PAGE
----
[136] Lücke groundlessly thinks the idea of love must necessarily be weakened to that of “mere longing for,” if by κόσμος the human world is understood.

[137] A combination of both interpretations: amor patris erga suos et filialis erga patrem (Bengel), is clearly unjustifiable.

1 John 2:15-17. A warning against love of the world, which is directed neither specially to the children (Oecumenius: ἐπτόηται γὰρ ἀεὶ τὰ παιδία περὶ τὸ φαινόμενον ἡδύ), nor specially to the young men (Bengel, Semler, Besser), but to all (Bede: omnibus haec generaliter ecclesiae filiis scribit).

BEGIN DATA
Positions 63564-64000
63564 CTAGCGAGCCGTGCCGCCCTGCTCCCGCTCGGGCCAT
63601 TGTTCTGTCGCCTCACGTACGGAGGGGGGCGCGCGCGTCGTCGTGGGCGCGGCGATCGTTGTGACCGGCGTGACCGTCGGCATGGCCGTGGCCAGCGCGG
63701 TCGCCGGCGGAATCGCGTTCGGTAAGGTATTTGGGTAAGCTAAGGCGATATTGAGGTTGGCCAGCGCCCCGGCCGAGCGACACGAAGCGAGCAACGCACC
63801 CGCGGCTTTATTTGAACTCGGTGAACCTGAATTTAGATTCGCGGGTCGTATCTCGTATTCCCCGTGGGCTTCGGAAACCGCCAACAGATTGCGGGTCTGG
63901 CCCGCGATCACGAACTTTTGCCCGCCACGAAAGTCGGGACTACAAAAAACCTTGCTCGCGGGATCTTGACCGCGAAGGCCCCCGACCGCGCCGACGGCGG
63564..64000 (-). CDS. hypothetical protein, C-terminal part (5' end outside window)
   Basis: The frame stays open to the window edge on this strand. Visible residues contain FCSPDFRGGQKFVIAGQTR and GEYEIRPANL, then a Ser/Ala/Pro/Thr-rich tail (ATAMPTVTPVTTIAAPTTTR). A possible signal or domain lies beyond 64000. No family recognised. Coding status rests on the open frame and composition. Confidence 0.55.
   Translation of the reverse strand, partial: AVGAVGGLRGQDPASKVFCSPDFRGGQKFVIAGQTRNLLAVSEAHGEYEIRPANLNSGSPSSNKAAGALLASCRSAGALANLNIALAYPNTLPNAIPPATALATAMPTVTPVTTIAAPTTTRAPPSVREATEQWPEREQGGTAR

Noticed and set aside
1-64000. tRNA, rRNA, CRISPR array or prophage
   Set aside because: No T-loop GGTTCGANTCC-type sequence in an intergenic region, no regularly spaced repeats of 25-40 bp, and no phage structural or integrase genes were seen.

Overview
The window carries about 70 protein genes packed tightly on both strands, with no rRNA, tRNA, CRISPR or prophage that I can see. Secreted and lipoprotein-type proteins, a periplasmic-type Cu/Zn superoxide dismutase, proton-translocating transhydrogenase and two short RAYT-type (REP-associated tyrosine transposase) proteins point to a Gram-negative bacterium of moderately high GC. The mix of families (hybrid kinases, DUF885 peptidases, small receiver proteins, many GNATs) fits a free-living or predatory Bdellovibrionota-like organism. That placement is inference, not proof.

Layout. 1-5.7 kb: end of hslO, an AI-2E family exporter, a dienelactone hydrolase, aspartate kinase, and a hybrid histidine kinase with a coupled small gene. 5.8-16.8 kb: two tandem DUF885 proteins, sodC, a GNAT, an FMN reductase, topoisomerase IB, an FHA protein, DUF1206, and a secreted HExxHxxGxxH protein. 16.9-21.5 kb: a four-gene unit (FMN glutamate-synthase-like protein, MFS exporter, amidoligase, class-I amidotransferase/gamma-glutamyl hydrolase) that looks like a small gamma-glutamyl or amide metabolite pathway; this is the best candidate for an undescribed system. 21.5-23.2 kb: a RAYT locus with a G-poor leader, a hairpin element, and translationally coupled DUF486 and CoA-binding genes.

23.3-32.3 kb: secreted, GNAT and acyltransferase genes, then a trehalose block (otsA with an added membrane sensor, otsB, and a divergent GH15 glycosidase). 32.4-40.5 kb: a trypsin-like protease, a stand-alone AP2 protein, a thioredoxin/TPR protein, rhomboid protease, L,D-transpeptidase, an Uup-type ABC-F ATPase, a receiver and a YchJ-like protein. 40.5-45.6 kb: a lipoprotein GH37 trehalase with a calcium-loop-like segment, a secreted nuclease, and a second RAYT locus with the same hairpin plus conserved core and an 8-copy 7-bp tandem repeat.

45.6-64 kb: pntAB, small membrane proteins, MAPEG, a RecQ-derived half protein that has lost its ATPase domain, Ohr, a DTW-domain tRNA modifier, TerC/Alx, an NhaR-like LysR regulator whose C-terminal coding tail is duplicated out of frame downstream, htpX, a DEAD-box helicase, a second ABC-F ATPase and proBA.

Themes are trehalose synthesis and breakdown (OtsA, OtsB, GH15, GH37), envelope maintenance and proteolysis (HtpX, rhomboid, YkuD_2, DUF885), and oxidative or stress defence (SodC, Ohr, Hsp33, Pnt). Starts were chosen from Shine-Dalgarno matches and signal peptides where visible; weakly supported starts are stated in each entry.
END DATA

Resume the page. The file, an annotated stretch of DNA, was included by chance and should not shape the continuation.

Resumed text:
1 John 2:15. He is dealing with believers who have a large experience of the grace of Christ, and on this fact he proceeds to base an appeal, a call to further advancement and higher attainment: “Love not the world”. Yet God “loved the world” (John 3:16). Observe that the Apostle does not say that the world is evil. It is God’s world, and “God saw every thing that He had made, and, behold, it was very good” (Genesis 1:31). His meaning is: “The things in the world are transient. Do not set your affection on them, else you will sustain a bitter disappointment. The world is a good and beautiful gift of God, to be used with joy and gratitude; but it is not the supreme end, it is not the home of our souls”. “Let the Spirit of God be in thee,” says St. Augustine, “that thou mayest see that all these things are good; but woe to thee if thou love created things and forsake the Creator!… If a bridegroom made a ring for his bride and, when she got it, she were fonder of the ring than of the bridegroom who made the ring for her, would not an adulterous spirit be detected in the very gift of the bridegroom, however she might love what the bridegroom gave?… God gave thee all those things: love Him who made them. There is more which He would fain give thee, to wit, Himself who made these things”. Again: “There are two loves—of the world and of God. If the love of the world inhabit, there is no way for the love of God to enter. Let the love of the world retire and that of God inhabit, let the better get room.… Shut out the evil love of the world, that thou mayest be filled by the love of God. Thou art a vessel, but thou art still full; pour out what thou hast, that thou mayest get what thou hast not”. ἡ ἀγάπη τοῦ Πατρός, like ἡ ἀγάπη τοῦ Θεοῦ (1 John 2:5), either (1) “love for the Father,” in antithesis to ἀγαπᾷ τὸν κόσμον, or (2) “the love which the Father feels for us”. In fact the one implies the other. The sense of the Father’s love for us awakens in us an answering love for Him. Cf. 1 John 4:19.